let’s say as a teenager if you missed four or five hours of sleep it wouldn’t
affect you as much as if you were older and you missed four or five hours of
sleep you’d be able to perform a little better which is kind of paradoxical from
what you would think now in terms of disease in actual disease insomnia goes
up as we get older no surprise there if we look at a study of 18 the 34 year
olds now there’s about 14% incidence of insomnia from the age of 35 to 49 the
incidence is about 15% so it remains pretty stable however when we get to 50
to 64 years of age we hit about a 20% incidence
here’s the key though from 65 to 79 years of age that jumps up to 25% this
is this is a pretty astounding figure when you realize that a quarter of the
population of retirement age has a problem with insomnia and insomnia is a
pretty generic term I mean if we could use a number of different words to
describe it some about 19% of people wake up too early another 19% would describe trouble
falling asleep twenty-five percent have daytime napping 29% basically come right out and just
say they’ve got insomnia and then if you look at both initiating and maintaining
sleep we’re looking at 43 percent of older adults so these are people who
have a mean age of 74 years of age of those people these are what they’re
complaining about and 43 percent have problems with initiation and maintaining
both now this is by no means a geriatric diagnosis there are many of young people
and middle-aged people who have this problem now in terms of the different
causes of insomnia let’s say we got rid of all of the easy causes of insomnia
for instance drinking too much caffeine or some of these things if we were to
break it down what would be the breakdown of insomnia in terms of cause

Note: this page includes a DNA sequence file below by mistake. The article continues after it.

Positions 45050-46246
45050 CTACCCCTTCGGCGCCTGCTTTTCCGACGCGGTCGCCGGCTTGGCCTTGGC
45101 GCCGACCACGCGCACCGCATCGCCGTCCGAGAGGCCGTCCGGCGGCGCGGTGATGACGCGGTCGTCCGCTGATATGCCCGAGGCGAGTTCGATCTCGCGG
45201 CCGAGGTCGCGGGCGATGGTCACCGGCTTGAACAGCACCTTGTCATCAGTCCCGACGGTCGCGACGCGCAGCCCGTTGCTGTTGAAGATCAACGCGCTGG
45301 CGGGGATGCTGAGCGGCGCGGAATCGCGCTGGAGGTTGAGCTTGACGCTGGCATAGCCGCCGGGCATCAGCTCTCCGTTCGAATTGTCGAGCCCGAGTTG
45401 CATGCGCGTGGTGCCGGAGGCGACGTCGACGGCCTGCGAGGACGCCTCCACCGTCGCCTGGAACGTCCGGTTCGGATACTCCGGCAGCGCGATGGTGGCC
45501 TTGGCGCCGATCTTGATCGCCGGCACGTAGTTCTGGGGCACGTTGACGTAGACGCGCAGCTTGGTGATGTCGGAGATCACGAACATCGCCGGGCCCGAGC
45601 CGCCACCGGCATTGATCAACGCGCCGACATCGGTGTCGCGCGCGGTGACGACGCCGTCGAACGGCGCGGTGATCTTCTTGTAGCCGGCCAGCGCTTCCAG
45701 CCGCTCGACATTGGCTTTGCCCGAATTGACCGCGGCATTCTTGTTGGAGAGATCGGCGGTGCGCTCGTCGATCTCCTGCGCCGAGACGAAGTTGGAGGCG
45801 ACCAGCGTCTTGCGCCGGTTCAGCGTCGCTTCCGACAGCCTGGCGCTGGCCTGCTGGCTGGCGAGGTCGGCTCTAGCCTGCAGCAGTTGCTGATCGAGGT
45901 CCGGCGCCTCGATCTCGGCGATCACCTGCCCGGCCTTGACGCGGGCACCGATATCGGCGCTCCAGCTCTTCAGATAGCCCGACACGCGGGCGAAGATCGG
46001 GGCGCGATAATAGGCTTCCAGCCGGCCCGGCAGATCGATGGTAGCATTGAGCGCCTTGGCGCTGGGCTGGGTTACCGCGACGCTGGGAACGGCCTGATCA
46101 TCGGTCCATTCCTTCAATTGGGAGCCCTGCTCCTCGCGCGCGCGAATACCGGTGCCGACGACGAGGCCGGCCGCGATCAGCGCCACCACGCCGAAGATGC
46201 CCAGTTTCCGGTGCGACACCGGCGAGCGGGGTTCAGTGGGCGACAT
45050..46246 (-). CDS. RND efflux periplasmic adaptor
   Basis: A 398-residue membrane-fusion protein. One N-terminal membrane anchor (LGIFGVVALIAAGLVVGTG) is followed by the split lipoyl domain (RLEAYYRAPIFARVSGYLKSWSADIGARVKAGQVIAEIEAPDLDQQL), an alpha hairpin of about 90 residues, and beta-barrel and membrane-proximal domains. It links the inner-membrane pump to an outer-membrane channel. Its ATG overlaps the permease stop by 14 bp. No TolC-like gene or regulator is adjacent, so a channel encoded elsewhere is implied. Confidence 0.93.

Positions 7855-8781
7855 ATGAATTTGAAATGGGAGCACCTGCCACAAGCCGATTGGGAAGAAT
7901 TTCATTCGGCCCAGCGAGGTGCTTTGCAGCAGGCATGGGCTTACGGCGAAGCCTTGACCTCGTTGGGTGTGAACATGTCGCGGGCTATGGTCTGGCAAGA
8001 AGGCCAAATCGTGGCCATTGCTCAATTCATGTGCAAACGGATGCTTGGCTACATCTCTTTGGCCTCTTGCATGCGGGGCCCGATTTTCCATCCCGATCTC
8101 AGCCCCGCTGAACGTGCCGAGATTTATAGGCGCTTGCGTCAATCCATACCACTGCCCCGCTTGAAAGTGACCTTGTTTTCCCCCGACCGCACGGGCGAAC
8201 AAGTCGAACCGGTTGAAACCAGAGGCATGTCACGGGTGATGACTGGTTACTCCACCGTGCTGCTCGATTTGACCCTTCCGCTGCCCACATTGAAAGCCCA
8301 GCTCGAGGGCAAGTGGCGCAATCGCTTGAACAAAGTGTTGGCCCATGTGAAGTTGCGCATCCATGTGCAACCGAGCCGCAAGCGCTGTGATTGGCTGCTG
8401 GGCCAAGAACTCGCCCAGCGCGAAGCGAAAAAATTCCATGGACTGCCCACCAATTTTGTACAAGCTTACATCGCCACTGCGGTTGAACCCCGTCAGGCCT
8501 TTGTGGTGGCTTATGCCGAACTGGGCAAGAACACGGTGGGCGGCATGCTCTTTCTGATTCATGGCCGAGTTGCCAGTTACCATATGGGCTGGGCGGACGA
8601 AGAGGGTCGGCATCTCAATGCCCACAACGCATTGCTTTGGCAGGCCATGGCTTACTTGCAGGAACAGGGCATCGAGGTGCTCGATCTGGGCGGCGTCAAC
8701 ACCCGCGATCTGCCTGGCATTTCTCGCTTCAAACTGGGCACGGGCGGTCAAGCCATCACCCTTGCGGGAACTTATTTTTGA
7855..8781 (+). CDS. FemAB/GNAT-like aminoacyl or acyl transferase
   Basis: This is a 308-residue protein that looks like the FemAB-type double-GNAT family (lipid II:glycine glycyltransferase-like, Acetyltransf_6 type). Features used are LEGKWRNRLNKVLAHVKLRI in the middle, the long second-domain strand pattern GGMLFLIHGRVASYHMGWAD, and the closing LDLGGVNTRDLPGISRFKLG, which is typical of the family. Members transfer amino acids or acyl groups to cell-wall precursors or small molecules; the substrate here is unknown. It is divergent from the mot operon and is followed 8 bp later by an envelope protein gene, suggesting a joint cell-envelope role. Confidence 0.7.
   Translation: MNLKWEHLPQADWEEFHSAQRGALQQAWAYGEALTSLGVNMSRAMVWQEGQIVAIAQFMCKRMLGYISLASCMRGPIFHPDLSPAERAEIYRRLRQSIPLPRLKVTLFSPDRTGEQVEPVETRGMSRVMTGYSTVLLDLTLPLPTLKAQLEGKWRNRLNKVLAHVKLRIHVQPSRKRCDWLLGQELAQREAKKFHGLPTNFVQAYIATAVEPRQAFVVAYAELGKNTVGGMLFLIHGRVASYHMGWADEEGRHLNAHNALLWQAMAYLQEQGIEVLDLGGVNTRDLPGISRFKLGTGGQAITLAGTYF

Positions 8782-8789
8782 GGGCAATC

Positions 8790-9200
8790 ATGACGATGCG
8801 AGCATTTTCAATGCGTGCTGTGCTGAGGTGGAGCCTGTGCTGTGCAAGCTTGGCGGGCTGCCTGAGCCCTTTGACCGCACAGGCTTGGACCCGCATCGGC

well it turns out the biggest reason for people to have insomnia so 35 percent of
people who have insomnia have some sort of psychiatric illness and what I mean
by that is depression so you’ve got to know that in terms of treatment because
if you don’t treat the depression the insomnia is not going to get better next
on the list about 15 percent have what we call psycho physiologic or what we call performance anxiety what
do I mean by that have you ever been in the kitchen or in the living room or the
family room felt really tired and then as soon as you went into the bedroom you
just could not fall asleep this is psychophysiological we’re going
to explain about that in the upcoming lectures 12% is alcohol or drug yes
these can cause insomnia another 12% is restless leg syndrome something that
we’ll talk about as well 10% is circadian rhythm circadian rhythm
disorder and finally the last 9% is kind of a weird diagnosis it’s it’s actually
where they think they can’t sleep but they actually are sleeping if you test
them it’s called paradoxical so you can see here that this is where the bulk of
your diagnosis azar this one’s going to be the most interesting so what we’re
going to do is we’ve kind of laid the groundwork of what insomnia is where it
comes from let’s talk about where the pathophysiology meets the road in terms
of causes diagnosis management and treatments join us for the next lecture you